Safety Highlight: Coronavirus Scams
Three Ways to Avoid COVID-19 Vaccine Scams
The Federal Trade Commission issued a new consumer education blog post on December 8, 2020, with the National Association of Attorneys General, offering tips on how to recognize and avoid vaccine-related scams. According to the post, with COVID-19 vaccines in the pipeline, scammers will not be far behind, and people should recognize the red flags of potential scams.
The post notes that: 1) reports about the release of COVID-19 vaccines in the U.S. by the end of the year are promising, but distribution plans are still being worked out; 2) while we wait for a timeline and more information, people need to be wary of pitchmen claiming to have vaccine doses for sale; and 3) for most people living in the U.S., state agencies—not individuals—will be responsible for implementing vaccine distribution plans.
For more information about COVID-related scams and tips on how to recognize, avoid and report them, see Coronavirus Vaccine Scams.
Scams can be reported to Senior Medicare Patrol at 855-613-7080.
The Federal Trade Commission issued a notice about a scam where fraudsters are exploiting fear about Coronavirus by trying to steal your personal information or money. See the FTC notice.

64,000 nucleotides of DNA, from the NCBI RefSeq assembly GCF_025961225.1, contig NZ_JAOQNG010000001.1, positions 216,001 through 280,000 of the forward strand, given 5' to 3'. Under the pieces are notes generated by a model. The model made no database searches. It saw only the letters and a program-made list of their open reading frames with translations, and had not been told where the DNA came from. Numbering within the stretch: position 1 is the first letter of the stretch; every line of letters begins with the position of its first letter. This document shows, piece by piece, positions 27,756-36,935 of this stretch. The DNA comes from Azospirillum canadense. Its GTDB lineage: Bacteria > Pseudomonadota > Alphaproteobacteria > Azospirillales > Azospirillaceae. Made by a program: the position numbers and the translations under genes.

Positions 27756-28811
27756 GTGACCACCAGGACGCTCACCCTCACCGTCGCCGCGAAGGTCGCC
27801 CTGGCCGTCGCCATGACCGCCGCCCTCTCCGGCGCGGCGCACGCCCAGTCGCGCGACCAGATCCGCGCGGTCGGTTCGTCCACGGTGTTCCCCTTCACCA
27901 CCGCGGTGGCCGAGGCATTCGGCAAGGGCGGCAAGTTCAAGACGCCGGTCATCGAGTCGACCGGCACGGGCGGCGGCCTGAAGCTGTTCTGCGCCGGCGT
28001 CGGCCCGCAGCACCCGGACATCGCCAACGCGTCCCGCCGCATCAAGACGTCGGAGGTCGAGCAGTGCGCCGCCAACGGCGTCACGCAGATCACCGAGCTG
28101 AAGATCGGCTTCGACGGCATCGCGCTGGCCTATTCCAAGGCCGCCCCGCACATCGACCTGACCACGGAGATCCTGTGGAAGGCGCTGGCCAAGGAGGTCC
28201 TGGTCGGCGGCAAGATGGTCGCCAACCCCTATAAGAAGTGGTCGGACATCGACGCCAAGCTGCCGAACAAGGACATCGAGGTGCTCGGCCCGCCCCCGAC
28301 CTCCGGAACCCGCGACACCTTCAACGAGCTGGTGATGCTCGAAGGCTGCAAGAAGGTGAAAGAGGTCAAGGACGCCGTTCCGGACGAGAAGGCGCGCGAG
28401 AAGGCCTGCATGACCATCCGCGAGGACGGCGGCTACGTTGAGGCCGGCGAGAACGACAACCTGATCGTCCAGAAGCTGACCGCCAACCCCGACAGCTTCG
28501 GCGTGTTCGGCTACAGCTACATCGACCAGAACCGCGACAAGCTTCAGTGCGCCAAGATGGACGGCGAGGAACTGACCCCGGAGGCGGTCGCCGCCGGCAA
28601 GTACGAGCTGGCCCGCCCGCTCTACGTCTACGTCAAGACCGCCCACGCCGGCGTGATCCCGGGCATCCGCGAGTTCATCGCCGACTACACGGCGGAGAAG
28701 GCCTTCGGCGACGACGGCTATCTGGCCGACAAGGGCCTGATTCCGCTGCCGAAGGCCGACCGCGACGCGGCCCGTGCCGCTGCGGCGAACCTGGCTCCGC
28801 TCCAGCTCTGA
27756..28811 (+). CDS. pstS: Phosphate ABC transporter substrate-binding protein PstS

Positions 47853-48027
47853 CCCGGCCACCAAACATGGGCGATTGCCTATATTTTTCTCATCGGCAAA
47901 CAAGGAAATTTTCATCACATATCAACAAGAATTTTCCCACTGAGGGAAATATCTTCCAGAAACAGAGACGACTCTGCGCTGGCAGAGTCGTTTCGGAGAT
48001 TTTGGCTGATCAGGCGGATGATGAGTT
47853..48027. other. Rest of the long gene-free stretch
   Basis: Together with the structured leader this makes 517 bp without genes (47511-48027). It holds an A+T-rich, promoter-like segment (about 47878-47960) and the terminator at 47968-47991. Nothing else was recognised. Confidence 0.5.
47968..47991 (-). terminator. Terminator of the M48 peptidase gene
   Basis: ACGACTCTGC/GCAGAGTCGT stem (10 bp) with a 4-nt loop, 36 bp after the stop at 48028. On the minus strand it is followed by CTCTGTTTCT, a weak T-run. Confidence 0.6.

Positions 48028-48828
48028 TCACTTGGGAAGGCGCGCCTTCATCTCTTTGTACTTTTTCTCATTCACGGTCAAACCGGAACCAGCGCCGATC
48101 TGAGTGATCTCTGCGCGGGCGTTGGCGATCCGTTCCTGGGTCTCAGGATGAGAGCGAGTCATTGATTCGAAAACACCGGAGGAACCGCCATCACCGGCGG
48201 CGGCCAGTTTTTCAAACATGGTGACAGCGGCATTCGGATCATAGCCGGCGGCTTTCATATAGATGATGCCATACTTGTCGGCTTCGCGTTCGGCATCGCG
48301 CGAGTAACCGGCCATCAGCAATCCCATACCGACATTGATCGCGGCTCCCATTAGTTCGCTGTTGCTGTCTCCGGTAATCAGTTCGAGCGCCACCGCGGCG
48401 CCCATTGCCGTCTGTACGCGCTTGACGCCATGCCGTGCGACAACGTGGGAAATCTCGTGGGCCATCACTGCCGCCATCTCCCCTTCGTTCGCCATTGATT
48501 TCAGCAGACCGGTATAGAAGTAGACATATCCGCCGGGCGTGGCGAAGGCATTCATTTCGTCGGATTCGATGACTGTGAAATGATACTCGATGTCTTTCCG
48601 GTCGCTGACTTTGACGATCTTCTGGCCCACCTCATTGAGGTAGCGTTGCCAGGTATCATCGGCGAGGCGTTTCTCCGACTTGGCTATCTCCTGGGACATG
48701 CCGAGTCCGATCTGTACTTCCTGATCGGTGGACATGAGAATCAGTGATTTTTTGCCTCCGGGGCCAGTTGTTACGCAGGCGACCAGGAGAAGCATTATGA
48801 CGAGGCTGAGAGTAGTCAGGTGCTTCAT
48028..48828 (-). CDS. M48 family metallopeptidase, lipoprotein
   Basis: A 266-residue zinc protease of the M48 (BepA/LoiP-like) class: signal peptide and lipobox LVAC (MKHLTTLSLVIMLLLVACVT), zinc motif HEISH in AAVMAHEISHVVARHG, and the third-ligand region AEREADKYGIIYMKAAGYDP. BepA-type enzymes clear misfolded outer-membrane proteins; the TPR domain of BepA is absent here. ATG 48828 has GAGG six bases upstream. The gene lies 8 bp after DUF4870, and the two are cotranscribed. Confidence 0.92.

“Scammers are taking advantage of fears surrounding the Coronavirus. They’re setting up websites to sell bogus products, and using fake emails, texts, and social media posts as a ruse to take your money and get your personal information.
The emails and posts may be promoting awareness and prevention tips, and fake information about cases in your neighborhood. They also may be asking you to donate to victims, offering advice on unproven treatments, or contain malicious email attachments.
Here are some tips to help you keep the scammers at bay:
- Don’t click on links from sources you don’t know. It could download a virus onto your computer or device. Make sure the anti-malware and anti-virus software on your computer is up to date.
- Watch for emails claiming to be from the Centers for Disease Control and Prevention (CDC) or experts saying that have information about the virus. For the most up-to-date information about the Coronavirus, visit the Centers for Disease Control and Prevention (CDC) and the World Health Organization (WHO).
- Ignore online offers for vaccinations. If you see ads touting prevention, treatment, or cure claims for the Coronavirus, ask yourself: if there’s been a medical breakthrough, would you be hearing about it for the first time through an ad or sales pitch?
- Do your homework when it comes to donations, whether through charities or crowdfunding sites. Don’t let anyone rush you into making a donation. If someone wants donations in cash, by gift card, or by wiring money, don’t do it.
- Be alert to “investment opportunities.” The U.S. Securities and Exchange Commission (SEC) is warning people about online promotions, including on social media, claiming that the products or services of publicly-traded companies can prevent, detect, or cure coronavirus and that the stock of these companies will dramatically increase in value as a result.
If you have been a victim of a scam, please call San Mateo County’s Aging and Adult Services at 1-800-675-8437 or your local law enforcement.